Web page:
Micro Schools are what people call it when families partner together to homeschool. Micro schools can vary in structure. They can range in activities anywhere from just sharing one activity together to spending the entire homeschooling experience together. They can be as small as two families in size, but can also be several families.
There are many benefits of a micro school. The social interaction of both students and parents can be a plus. For those doing it on a regular basis, the parents will naturally learn academic procedures, goals, and needs of the other families, so supervision might be shared. That can give parents flexibility, continuity, and more in common. The structure might allow for group projects, outside activities, and even having older students going through a same course together.
For those using a micro school to do academics together, normally it is best if all the students are using the same curriculum or online school even if different grade level material. This makes it easier for another parent to help your child when needed. Often curricula will use the same procedures throughout grade levels, so special training isn’t necessary to supervise a different student. Both parents and students can better support each other when using the same curriculum. If using a good scope and sequence curriculum or an individualized online school, the efficiency of homeschooling can easily allow a four-day structure. It just depends on what will work best for the families. You might even get a discount for purchasing curriculum together or joining an online school together.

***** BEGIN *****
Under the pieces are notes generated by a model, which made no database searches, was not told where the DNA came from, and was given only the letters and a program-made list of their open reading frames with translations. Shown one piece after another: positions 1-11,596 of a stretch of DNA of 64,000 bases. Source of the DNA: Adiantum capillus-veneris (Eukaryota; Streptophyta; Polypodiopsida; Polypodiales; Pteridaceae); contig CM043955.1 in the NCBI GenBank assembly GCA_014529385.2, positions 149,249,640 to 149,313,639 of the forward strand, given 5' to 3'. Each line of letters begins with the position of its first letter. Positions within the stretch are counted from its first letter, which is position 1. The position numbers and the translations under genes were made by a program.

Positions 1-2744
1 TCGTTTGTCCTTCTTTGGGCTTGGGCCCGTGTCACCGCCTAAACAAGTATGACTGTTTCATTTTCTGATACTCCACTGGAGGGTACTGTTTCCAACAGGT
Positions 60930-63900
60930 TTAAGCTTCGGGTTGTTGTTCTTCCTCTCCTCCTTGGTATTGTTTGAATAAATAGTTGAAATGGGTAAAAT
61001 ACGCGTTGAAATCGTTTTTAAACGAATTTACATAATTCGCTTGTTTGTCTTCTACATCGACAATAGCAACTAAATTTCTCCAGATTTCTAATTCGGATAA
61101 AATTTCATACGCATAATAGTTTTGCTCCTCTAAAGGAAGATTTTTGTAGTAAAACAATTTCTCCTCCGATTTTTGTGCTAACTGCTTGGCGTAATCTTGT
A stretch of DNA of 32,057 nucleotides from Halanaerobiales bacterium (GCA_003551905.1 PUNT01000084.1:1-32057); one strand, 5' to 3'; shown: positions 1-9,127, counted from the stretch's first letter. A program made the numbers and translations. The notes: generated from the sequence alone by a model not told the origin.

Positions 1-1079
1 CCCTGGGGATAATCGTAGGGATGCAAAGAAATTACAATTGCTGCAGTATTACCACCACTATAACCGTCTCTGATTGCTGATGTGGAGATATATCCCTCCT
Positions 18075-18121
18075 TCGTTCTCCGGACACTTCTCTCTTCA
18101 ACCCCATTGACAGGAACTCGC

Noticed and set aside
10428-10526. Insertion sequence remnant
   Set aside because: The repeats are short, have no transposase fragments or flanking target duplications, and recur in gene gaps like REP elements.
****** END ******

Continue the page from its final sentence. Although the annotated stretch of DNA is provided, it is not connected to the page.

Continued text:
A micro school, or whatever you want to call it, is technically a homeschool support group. You should probably name it something besides a “micro school” to avoid being misunderstood by neighbors and for code/regulation reasons. The easiest structure is “people that are homeschooling that are just hanging out together to share the experience and maybe to help each other.” One question that will come up is “Are all parents required to be there at all times?” For example, what about a single parent that works or both parents of a family that work? It would be fair to consider a fee for the time a parent is not there, so it discourages absenteeism. The fee could also seem like a fair and good thing from the absent parent’s perspective too. It wouldn’t be tuition, since the other parent is also homeschooling. You are just asking for something when the parent cannot be there. If you call it childcare, you need to check for childcare regulations. If you call it a school, you need to check for school regulations. Although many states make it easy to have a small private school, the building requirements and inspections can be challenging. Being a support group structure could prevent those challenges, but you still need to research your area’s regulations.
A micro school has several benefits, but it can have some challenges! What starts out as a great idea to share the homeschool experience can turn sour if you don’t know the other family(s) well. Even then, students can develop conflicts with other students. Students can develop conflicts with a parent. Parents can develop conflicts with parents. Families will still need to see each other the next day, and the next. Potential scenarios should be talked about in advance to both prevent and to know how to resolve if it happens. It might even be a commitment put on paper. Because there will likely be things that were not thought about, the micro school might start out for a fixed time length, then is reevaluated by those involved whether to continue.
Then there’s the question of where do you meet? If most are using online or computer-based curriculum, there needs to be some planning. Even just paper-based student work areas need to be planned out. The host also needs to consider: “What is in the student work area that could be a potential risk?” “What will need to be structured for the bathroom and other areas a student might access?” “Will there be any problems with the neighbors if students are around all the time, especially outside for breaks?” “Will there be enough parking?” Due to all those things, it makes sense to consider one ideal location all the time. In that case, the host needs to be supported enough to be happy with that arrangement.